Unholy Trinity: Cotton Ball by Gully Novaro
Our church worships at the altar of the Unholy Trinity. Its gospels are delivered as a trio of dark drabbles, linked so that Three become One. All hail the power of the Three.
Adam was a curious boy, like every three year old. As often seems to be the case, curiosity was bold.
Chanced upon a cotton ball, deep within a rose, noticed it was really small, and stuffed it up his nose.
Then his throat felt funny, a thousand tiny legs, the cotton ball was spider web protecting little eggs.
Daddy tried to bring him back, seeing he couldn’t breathe, attempted doing mouth to mouth, got spiders on his teeth.
This is how the story ends, now Adam is no more, because he came upon a choice no nose has known before.
Little worm whispering in my head, where did you come from? And why would you say that?
That rings true, little worm. Your voice appeared after we brought mom and baby Jane from the hospital. Makes sense I met you there.
But why would you say those things?
Oh, little worm inside of my head, if you saw we need to do something! They swapped baby Jane with an evil monster baby?
But how can I know? Pinch its little toe?
It cried! You spoke true!
Stab it? Okay little worm. Mom will be so happy with us!
I watched her sleep, victim to the sedatives in her water.
Admiration. Envy. Hatred.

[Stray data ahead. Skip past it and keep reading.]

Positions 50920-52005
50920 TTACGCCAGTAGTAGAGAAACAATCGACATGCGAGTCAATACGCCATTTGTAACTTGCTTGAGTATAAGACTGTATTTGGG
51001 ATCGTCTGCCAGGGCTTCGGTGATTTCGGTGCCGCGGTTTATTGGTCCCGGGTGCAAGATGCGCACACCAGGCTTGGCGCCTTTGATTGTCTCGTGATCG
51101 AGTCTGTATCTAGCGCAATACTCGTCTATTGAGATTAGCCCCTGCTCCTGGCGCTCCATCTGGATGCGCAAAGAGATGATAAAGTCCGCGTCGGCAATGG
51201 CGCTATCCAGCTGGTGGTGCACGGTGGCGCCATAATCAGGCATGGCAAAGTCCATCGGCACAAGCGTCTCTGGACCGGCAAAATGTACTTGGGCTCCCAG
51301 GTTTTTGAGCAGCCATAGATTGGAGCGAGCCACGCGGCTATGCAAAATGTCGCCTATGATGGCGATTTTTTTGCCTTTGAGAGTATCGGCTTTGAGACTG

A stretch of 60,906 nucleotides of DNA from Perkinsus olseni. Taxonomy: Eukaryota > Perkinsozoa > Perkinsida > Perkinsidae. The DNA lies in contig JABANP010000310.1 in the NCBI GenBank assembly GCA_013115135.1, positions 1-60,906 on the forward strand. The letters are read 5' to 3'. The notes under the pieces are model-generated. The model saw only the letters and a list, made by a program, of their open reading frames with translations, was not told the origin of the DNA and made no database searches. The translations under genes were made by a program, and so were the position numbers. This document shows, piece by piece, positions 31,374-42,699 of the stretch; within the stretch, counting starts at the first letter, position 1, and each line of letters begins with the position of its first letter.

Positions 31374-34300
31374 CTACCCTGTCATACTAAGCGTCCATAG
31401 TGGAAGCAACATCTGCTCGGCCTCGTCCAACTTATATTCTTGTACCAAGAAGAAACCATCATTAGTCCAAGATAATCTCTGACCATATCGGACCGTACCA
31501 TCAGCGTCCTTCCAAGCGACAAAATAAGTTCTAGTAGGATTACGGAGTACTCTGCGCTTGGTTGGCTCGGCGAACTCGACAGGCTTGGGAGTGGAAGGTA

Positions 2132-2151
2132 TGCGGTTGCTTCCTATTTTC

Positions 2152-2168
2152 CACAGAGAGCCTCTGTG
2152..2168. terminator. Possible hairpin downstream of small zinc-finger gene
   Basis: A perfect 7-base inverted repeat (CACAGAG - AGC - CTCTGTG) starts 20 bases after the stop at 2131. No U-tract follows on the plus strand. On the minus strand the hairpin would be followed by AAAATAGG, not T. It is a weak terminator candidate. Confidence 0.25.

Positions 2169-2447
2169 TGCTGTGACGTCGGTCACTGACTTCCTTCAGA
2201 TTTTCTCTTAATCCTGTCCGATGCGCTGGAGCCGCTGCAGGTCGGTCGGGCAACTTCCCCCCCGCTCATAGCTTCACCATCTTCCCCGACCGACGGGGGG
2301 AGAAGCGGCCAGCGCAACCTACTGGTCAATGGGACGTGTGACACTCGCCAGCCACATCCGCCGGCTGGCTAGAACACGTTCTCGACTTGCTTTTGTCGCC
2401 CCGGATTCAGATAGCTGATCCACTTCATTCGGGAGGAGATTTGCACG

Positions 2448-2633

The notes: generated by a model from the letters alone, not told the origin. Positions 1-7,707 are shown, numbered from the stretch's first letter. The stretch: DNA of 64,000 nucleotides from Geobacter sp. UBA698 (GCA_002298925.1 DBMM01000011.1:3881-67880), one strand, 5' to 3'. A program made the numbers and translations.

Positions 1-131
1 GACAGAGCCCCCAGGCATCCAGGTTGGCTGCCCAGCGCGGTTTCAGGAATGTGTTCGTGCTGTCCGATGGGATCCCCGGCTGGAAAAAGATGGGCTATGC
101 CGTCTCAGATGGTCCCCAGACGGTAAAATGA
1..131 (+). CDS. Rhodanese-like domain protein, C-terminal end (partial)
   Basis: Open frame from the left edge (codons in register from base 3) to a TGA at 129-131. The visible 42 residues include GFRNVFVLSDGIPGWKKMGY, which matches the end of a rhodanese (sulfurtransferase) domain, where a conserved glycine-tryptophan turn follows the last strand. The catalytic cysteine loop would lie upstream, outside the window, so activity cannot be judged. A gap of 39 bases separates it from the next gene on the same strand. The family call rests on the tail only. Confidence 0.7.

Bella, the good twin. The one with beautiful auburn hair and perfect green eyes. It should have been me.
I took a deep breath, grabbed my scissors, and cut her hair. I needed all of it. Snip.
I looked in the mirror, holding her hair to my head. I still wasn’t beautiful. Something broke.
I held Bella’s mouth open and forced her hair down her throat, pushing it deep with my fingers.
And when I was done I went to sleep, the choking gasps my lullaby.
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Originally from New Orleans, Shalini Bethala grew up with a love for the hauntingly beautiful stories, ideas and folklore that were enmeshed with the city. She also developed a deep love for words and a well-told story. Anytime those two can marry, she’s there for it. She loves stories that lure, that haunt, that pull at heartstrings or that wrap one up in fear, anxious to know what’s going to happen next.
Shalini is a screenwriter, poet and essayist, and her work explores themes of intersectionality, belonging and the experiences of immigrant and first generation people. She is also an entertainment and media attorney. When she’s not working or volunteering, she can be found at the gym, out in nature, or in whatever greenery Brooklyn has to offer. If she’s nowhere to be found in NYC, then she’s likely back in her hometown, soaking up the warmth, enjoying the quiet and keeping an ear open for any dark secrets the swamp has to offer.
You can follow her on LinkedIn, Twitter, or Instagram or follow her poetry curation @ShaliniLovesPoetry.